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The head of the U.S. Census Bureau is preparing to face a major challenge. His agency is required by law to count every person living in the U.S. in 2020. But the bureau is running into many hurdles, including a legal fight over a new citizenship question. NPR's Hansi Lo Wang sat down with the bureau's acting director for his first news interview since stepping into the role a year ago.
HANSI LO WANG, BYLINE: Ron Jarmin leads more than 4,000 employees from the Census Bureau's sprawling headquarters. But these days, he's focusing more on the millions of people outside the bureau's glass walls, all the people the Constitution says the government must tally up every 10 years.
RON JARMIN: Who is supposed to be counted? All residents are supposed to be counted.
WANG: And when you say all residents, does citizenship status matter? Does immigration status matter?
JARMIN: It does not.
WANG: It's a responsibility, Jarmin says, that the bureau takes seriously because the power of these numbers last for a decade.
JARMIN: Whether it's funding for streets or for schools or for health care, decisions throughout the federal government are made based on the population of the local communities that people live in.
WANG: Not to mention how many seats in Congress and Electoral College votes each state gets and how legislative districts are drawn. And there's been growing concern that the 2020 count will not be accurate. More than two dozen states and cities are pointing to a new question asking whether a person is a citizen of the U.S. That has led to so far six lawsuits filed against the bureau.
JARMIN: Controversy about the content of the census does complicate our messaging. We need to get responses from everybody whether they like the question or they don't like the question.
WANG: The citizenship question was added by Commerce Secretary Wilbur Ross, who oversees the bureau. Ross has said the Justice Department needs responses from it to better enforce the Voting Rights Act. But Jarmin and other researchers at the Census Bureau warned Ross that adding a question could discourage noncitizens, and that could put the accuracy of the next head count in jeopardy. While the federal courts sort out the question's fate, Jarmin says his agency is moving forward with plans to ask about citizenship status in 2020.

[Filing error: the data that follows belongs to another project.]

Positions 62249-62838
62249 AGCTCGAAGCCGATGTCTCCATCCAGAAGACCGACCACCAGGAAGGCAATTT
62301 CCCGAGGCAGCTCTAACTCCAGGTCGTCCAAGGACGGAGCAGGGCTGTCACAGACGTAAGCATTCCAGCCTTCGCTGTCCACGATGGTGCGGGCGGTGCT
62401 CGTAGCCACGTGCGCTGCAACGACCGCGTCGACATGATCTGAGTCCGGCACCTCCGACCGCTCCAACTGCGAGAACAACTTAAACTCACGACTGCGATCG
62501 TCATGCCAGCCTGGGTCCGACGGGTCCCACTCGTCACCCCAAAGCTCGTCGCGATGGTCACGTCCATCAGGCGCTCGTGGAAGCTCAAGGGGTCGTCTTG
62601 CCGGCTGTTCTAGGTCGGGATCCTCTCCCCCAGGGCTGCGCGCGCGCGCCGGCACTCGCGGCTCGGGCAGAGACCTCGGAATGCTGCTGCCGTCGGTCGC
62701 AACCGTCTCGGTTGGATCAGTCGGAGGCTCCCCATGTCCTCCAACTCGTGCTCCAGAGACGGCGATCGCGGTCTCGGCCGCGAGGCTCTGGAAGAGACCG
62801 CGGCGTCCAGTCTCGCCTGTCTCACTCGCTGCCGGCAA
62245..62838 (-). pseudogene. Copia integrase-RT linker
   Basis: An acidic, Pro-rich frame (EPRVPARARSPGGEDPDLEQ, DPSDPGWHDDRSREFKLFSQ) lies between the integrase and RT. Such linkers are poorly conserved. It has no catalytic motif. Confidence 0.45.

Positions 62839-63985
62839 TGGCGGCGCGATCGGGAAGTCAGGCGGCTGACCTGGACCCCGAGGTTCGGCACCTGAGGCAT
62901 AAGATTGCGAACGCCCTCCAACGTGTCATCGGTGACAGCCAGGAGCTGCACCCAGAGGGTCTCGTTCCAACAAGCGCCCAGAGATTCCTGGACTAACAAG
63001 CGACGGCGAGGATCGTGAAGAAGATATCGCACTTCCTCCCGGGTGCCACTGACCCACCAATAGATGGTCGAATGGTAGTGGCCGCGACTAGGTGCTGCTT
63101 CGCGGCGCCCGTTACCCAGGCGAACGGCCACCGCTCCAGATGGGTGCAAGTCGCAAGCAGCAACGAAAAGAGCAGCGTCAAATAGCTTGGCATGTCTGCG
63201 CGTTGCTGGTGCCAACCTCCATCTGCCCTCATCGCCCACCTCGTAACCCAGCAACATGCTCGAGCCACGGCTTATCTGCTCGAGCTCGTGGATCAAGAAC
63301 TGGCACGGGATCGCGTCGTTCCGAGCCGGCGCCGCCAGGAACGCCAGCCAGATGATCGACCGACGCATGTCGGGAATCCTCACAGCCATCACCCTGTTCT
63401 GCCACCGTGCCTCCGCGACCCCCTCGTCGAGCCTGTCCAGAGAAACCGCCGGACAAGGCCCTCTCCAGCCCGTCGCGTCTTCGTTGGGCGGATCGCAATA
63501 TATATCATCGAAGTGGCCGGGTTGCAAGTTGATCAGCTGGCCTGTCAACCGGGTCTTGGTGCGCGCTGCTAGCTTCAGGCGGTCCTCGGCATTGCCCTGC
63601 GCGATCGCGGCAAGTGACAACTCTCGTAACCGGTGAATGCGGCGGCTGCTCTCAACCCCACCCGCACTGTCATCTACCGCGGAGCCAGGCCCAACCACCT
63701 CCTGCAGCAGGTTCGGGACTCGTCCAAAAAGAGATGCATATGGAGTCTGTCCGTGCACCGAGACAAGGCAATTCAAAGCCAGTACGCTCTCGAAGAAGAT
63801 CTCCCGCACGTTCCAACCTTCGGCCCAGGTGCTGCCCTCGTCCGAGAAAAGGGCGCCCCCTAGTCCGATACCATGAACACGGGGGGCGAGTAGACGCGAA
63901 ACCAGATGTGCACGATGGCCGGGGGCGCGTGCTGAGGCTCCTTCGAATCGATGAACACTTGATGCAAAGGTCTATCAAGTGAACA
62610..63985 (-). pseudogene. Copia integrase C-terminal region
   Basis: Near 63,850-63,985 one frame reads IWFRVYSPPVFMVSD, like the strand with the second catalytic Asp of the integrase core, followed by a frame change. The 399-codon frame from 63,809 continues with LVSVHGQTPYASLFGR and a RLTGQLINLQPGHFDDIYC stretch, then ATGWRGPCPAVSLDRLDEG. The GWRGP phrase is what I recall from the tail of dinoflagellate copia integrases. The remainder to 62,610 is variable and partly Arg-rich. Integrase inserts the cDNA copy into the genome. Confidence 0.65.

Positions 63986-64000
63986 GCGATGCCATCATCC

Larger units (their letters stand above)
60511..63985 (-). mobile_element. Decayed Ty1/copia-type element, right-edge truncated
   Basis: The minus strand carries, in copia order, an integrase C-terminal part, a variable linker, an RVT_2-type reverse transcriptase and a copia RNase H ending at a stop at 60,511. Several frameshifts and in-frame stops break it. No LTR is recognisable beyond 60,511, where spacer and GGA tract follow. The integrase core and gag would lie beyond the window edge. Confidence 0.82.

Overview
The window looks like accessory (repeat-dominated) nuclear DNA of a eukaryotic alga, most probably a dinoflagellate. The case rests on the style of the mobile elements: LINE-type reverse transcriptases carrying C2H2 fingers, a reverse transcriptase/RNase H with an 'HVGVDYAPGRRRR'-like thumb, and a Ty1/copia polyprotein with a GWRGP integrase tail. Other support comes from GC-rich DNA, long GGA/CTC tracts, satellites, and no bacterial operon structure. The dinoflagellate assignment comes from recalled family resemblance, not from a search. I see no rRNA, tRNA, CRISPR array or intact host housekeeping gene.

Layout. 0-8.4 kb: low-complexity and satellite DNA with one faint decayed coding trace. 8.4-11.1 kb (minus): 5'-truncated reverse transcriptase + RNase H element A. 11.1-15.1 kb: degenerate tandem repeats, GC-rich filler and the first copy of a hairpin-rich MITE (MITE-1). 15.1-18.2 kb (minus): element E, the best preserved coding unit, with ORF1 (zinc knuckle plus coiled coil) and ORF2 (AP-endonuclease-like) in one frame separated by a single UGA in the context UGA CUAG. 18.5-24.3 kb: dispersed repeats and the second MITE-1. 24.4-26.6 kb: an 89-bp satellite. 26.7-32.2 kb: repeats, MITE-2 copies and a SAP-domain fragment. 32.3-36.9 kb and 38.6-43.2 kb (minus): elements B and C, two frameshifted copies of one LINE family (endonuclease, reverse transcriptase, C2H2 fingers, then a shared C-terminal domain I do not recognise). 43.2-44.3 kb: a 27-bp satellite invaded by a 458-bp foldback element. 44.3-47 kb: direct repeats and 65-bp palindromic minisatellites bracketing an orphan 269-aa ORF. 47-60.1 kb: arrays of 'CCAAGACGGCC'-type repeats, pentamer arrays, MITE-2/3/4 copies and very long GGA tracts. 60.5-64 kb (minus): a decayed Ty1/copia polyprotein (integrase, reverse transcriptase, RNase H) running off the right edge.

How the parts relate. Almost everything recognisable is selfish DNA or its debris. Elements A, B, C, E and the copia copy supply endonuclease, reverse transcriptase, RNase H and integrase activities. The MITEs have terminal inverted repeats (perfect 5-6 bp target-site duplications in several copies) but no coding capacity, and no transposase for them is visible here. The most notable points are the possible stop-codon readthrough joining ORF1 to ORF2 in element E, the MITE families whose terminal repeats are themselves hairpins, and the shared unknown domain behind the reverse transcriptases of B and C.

JARMIN: The longer we go without knowing exactly what's going to be on there, that could be a risk.
WANG: The risk of giving personal information to the government is weighing on the minds of many noncitizens at a time of increased immigration enforcement under the Trump administration.
JARMIN: We want to make sure that people know that it's safe and secure to answer the census and that it's important that they answer the census.
WANG: Federal law prohibits the Census Bureau from releasing any information that would identify individuals, but the bureau can release anonymized information about specific demographic groups living in specific neighborhoods. And that, says Terri Ann Lowenthal, a former staff director of the House Oversight Subcommittee for the census, does raise concerns about trusting the government to not use that information against people.
TERRI ANN LOWENTHAL: The Census Bureau can tell people till it's blue in the face that the law provides the strictest protection for the confidentiality of census information. But people are only going to be convinced if community leaders carry the message.
WANG: Ron Jarmin says he's hoping more local leaders step up in time to rally interest in the upcoming census and to share accurate information about the head count that's taking place at the same time as the 2020 presidential race. Jarmin says the bureau is planning to keep a close eye on social media.
Are you worried that there could be a tweet from President Trump that doesn't match the bureau's messaging about the 2020 census?
JARMIN: I'm not too concerned about a tweet from the president in that regards, but I'm concerned about tweets from anybody that somehow, if it gets enough traction - that is giving the public bad information about the census.
JARMIN: Amidst all this uncertainty with the 2020 census, there's another question. Ron Jarmin is the acting director of the Census Bureau. And he says there's no word from the White House about when he might be replaced. Hansi Lo Wang, NPR News, Washington.
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